The last elections in Italy swept populist parties into power. The right-wing, nationalist Lega and the populist Five Star Movement (M5S) ran on a popular platform that promises to end the austerity measures that had shaped country since the 2008 economic crisis. In particular the Lega under Matteo Salvini has pushed for a Trumpian “Italians first” message, a form of economic nationalism that is primarily directed at the European Union. The proposed program of Italy’s prospective coalition government puts forward a blend of neoliberal policies and nationalist, protectionist measures that reflects the political priorities of the two political parties. The proposal for a 15% flat tax displays the pro-market, anti-state stand of the League with its strong support among the business community in Northern Italy. In contrast, the pitch for a monthly basic income of 780 euros was a key demand of the M5S during the electoral campaign and its attempt to shore up support in the less developed south. The Lega and the Five Star Movement have found a calling combining anti-austerity economics with a nationalist approach and, at times, outright xenophobia.
In her presentation Valerie D’Erman interprets the rise of the Lega and the Five Star Movement with a view to two fundamental shifts in Italian society and politics: First, the current budget conflict between Italy and the EU highlights a structural issue in the EU monetary regime. With strict rules regarding debt and deficit levels, Euro zone countries have only a limited capacity to deal with imposed stability and austerity policies, which have a profound impact on daily lives of their citizens. In D’Erman’s view, this development has triggered a populist backlash and nurtured anti-EU sentiments depicting the European Union as an organization that represents a detached supra-national elite. Italy, formerly a staunch supporter of European integration, has become markedly more Eurosceptic.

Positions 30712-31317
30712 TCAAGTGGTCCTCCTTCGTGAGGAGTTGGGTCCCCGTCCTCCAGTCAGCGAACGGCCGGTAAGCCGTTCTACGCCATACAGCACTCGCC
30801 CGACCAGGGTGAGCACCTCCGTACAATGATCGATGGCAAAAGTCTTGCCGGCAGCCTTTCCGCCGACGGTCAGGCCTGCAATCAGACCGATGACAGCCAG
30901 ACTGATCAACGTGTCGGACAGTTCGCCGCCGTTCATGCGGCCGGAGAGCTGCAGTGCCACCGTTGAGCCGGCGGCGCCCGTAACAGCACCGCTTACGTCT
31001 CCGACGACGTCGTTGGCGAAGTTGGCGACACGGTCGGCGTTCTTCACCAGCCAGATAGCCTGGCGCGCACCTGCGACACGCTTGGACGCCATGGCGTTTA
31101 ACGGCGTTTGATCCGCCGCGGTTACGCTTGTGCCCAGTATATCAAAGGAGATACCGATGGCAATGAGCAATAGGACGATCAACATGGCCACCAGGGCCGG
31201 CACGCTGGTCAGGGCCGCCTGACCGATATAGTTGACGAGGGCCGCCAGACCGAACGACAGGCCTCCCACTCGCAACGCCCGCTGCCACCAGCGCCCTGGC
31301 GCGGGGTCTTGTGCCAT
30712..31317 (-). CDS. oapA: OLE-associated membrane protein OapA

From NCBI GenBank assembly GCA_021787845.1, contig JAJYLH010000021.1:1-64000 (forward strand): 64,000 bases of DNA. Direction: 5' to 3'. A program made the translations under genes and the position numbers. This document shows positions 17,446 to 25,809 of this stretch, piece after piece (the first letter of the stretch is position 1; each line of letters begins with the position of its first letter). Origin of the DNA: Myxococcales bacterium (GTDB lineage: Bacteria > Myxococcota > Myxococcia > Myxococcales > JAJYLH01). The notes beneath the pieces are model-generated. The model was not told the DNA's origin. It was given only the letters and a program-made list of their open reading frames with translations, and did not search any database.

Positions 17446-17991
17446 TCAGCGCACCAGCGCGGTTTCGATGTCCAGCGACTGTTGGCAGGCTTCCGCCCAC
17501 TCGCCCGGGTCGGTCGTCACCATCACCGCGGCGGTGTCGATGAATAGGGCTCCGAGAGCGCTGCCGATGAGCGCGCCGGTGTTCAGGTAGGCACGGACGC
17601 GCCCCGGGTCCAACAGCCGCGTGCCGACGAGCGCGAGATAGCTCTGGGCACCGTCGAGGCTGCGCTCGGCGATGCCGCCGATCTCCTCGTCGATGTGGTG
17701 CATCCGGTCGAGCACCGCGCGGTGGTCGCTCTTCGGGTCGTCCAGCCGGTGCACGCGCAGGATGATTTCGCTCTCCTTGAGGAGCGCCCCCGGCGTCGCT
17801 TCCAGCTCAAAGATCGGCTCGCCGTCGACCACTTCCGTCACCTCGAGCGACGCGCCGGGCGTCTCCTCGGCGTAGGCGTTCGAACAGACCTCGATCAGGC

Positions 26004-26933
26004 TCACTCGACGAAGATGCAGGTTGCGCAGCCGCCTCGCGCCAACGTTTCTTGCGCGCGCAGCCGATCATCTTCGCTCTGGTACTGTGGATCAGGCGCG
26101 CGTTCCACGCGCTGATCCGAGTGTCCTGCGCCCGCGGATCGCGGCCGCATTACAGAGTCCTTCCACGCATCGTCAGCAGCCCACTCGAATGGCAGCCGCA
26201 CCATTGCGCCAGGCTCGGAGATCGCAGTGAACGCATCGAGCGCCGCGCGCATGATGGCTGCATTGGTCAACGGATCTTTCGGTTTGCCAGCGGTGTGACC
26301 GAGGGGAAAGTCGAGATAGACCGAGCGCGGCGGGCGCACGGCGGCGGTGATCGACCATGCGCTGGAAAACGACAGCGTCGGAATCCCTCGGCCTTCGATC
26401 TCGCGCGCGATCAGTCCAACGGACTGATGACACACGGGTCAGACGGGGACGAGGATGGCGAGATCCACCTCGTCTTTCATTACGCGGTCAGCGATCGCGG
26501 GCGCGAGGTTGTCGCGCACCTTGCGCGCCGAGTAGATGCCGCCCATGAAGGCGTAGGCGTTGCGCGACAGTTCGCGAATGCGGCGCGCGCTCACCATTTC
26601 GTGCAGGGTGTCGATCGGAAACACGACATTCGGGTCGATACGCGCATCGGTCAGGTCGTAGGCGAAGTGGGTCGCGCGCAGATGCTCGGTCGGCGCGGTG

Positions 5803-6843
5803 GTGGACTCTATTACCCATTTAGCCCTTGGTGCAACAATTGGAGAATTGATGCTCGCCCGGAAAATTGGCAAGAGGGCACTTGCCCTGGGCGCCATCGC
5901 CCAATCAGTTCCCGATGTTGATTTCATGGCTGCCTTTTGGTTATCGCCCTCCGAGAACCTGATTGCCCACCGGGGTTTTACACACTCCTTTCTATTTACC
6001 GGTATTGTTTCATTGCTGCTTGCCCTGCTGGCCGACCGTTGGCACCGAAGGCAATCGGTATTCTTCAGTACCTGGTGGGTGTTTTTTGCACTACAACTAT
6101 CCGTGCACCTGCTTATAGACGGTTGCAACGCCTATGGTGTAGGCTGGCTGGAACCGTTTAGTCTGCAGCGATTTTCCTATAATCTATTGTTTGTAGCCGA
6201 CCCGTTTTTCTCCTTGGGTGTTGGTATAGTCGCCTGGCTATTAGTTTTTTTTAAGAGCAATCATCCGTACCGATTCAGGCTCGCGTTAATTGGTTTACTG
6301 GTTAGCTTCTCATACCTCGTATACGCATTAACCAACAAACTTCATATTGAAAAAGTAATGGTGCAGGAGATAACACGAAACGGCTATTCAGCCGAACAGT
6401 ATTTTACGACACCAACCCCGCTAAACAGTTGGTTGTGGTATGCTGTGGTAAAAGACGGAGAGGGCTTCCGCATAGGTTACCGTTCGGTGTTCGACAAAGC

Second, D’Erman explains how the economic nationalism favored by the Lega and the M5S does not fit into the traditional left-right divide that has ruled Italian politics for the past decades. The social-democratic left is no longer able to provide a political home for those concerned about the growing social divide and precarious living conditions. For her, the newly emerging cleavage between global cosmopolitanism and local nationalism raises some critical questions about how to address the rising popularity of populism with a view to effective and desirable modes of governing the economy in an integrated European Union.
Kurt Huebner continues this discussion on the Italian case by pointing out how the issue of austerity has taken centre stage in political and parliamentary debates. Huebner points to the enormous task for Italy to reduce its large public debt (over 130% of GDP) that has grown over the past decades. For him, the main challenge for Italy is not fiscal but economic in nature (slow economic growth, non-competitive productivity rates, lack of innovation, etc.). In light of the endemic weakness of the Italian economy, Huebner argues that the economic and fiscal priorities of the new government are counter-productive and might indeed aggravate Italy’s debt crisis. Huebner discusses the unsustainable situation of Italy with reference to the broader challenges to governing the Euro zone, which he characterizes as ‘dysfunctional from the very beginning’. According to his interpretation, the current situation in Italy demonstrates how, due to the different fundamentals of the national economies in the Euro zone, austerity is structurally built into the EU’s system of monetary-economic governance. In Huebner’s view, this has serious political implications that will raise questions about how effective and socio-economically desirable some of the Euro zone rules actually are when considering the concerns of its economically struggling member states.